Advent | Mary's Response

Advent | Mary's Response

This is my humble offering to the Lord as study this passage (Luke 1:26-38) and His Word as a whole. I do not wish to add anything to Scripture, and I do not wish to communicate anything less than truths that prevail in His Word. I pray this will only be a blessing and an encouragement to all who read it as I consider how Mary may have processed all of this astounding news that came to her through Gabriel.




 “O favored one, the Lord is with you!”


What? She thought. Am I seeing things? Am I hearing things? What is happening? What does this mean?


“Do not fear, Mary, for you have found favor with God.”


For the first of many times to follow, her eyes grew wide. Her heart beat fast. Her mind raced. She searched her memory. It had been almost 400 years since any of God’s people had heard from God. Could this really be happening? Surely she was seeing things.


The angel continued, “And behold, you will conceive in your womb and bear a son, and you shall call his name Jesus.”


“He saves,” she knew the meaning of that name well. Could this be the prophecy of Isaiah 7 coming to pass? “Therefore the Lord himself will give you a sign. Behold, the virgin shall conceive and bear a son, and shall call his name Immanuel.” I am a virgin! But this is crazy! I am too lowly to be receiving such a calling.


“He will be great and will be called the Son of the Most High. And the Lord God will give to him the throne of his father David, and he will reign over the house of Jacob forever, and of his kingdom there will be no end.”


I know I have heard those words before! This is what we have been praying for – the long awaited promised child who would be heir to David’s throne and rule his people with peace and justice forever! Where was that again? Isaiah 9?


Ah, but I am just a young girl, promised to be married to Joseph soon.


“How can this be? I am a virgin!” she exclaimed.


“The Holy Spirit will come upon you, and the power of the Most High will overshadow you; therefore the child to be born will be called holy—the Son of God.”


Her eyes grew wide again. She felt her heart beating nearly out of her chest as she considered all that was being said. Had anything like this ever happened before? Surely not, but God had done incredible things in the past. She knew the stories. She knew how God parted the Red Sea for His people to pass over. She knew how He made a valley of dry bones come to life. She knew how time and time again, God gave children to barren women, and as she considered these things, she found her faith growing and her belief in God fighting the lie she heard ringing in her ears, “This is impossible!”


The angel kept going, “And behold, your relative Elizabeth in her old age has also conceived a son, and this is the sixth month with her who was called barren. For nothing will be impossible with God.”


Elizabeth! In her sixth month of pregnancy! Oh my heart, surely nothing is impossible with God.


She weighed what this would mean. How had she thought life would go up until this point? Had she desired a quiet life with Joseph? She surely did not intend to create any sort of commotion about her life, and this would without a doubt be cause for rumors to circulate. People could do the math; they would think what they wanted to think. And the shame they’d cast on her wouldn’t end at his birth. She’d probably have to endure the scorn of the shame and honor society as long as her son was alive.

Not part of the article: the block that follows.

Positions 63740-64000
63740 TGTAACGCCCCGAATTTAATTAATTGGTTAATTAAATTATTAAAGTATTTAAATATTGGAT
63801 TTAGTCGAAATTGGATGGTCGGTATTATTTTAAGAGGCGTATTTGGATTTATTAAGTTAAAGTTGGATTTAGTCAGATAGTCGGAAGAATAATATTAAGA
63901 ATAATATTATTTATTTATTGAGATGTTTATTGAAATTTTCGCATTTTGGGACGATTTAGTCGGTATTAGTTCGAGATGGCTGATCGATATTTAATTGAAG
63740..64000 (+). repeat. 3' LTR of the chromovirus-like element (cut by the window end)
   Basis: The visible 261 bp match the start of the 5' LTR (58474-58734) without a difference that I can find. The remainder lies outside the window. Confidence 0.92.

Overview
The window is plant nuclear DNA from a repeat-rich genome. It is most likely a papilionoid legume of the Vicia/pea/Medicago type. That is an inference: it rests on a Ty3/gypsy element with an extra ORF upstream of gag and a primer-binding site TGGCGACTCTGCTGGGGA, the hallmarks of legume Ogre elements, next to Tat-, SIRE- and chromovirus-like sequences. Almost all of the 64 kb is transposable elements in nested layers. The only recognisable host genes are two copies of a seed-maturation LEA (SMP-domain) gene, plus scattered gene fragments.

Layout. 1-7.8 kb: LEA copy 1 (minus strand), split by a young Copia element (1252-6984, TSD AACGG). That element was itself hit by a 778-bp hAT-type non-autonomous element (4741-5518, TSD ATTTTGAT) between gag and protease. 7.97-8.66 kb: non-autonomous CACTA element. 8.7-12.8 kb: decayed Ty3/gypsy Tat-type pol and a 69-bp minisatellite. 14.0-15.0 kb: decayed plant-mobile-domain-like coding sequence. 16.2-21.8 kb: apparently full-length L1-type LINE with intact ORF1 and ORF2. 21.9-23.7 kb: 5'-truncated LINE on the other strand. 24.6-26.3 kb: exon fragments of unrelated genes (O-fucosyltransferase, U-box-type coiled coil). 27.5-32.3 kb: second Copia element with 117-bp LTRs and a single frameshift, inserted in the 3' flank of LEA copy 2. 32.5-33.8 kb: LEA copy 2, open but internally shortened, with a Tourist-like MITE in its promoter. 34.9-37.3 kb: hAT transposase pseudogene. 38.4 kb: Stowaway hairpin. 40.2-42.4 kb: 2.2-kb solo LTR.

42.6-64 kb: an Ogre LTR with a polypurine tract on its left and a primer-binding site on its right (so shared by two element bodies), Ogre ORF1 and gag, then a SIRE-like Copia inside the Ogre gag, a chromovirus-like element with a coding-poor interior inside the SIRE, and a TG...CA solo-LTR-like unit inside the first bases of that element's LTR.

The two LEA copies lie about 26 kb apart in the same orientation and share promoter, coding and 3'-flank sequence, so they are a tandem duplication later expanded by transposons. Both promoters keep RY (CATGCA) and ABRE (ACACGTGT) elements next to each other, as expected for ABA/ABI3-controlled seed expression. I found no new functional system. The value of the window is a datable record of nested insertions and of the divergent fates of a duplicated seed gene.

Was this really worth it? If she refused, what would she be forsaking?


The God of the Israelites had found favor with her. She knew that Moses found favor with God, and since Adam sinned, Moses had an intimacy with God that almost no other man had for as long as man had walked this earth. The God of her people had sent a messenger to speak with her and give her this glorious, baffling news! To her! He had not gone to the religious leaders’ wives. He had not chosen the women of high society. He chose the lowly, poor girl from Nazareth of Galilee, a city that rarely had anything good come from it.


She knew she’d have to forsake all she had ever pictured her life to be. She knew her life would be far different from the women around her. She knew she might never be fully understood and probably never quite fit in with her culture. Yet she also knew the fear of the LORD. She knew that relationship with Him meant entrusting herself to Him in faith, She knew He dwells in the high and holy place yet also with those of humble and lowly estate. She knew that if she were to walk in faith, she’d have to relinquish control of her life.


 I know that God is good, that His mercy is over all He has made, that His steadfast love endures forever. She breathed a silent, “Help me, Lord,” and she consented she could want nothing less than to be a faithful servant of her God.


“Behold, I am the servant of the Lord; let it be to me according to your word,” she responded.





Here are some things I think Mary knew despite not knowing what the future held:

She knew God’s Word (especially see her song of praise for evidence), and she knew His faithfulness.

She knew God’s character.

She knew He could do the impossible.

She knew He chose the unlikely by the world’s standards.

She knew He delights in faith.

She knew that intimacy and relationship with Him, while it requires a relinquishing of control and often enduring scorn, shame, feeling outcast from others, are far better than anything this world can offer.



And these are the things I want to know more and more of as I walk this life of faith in the God who saves.

grace & peace,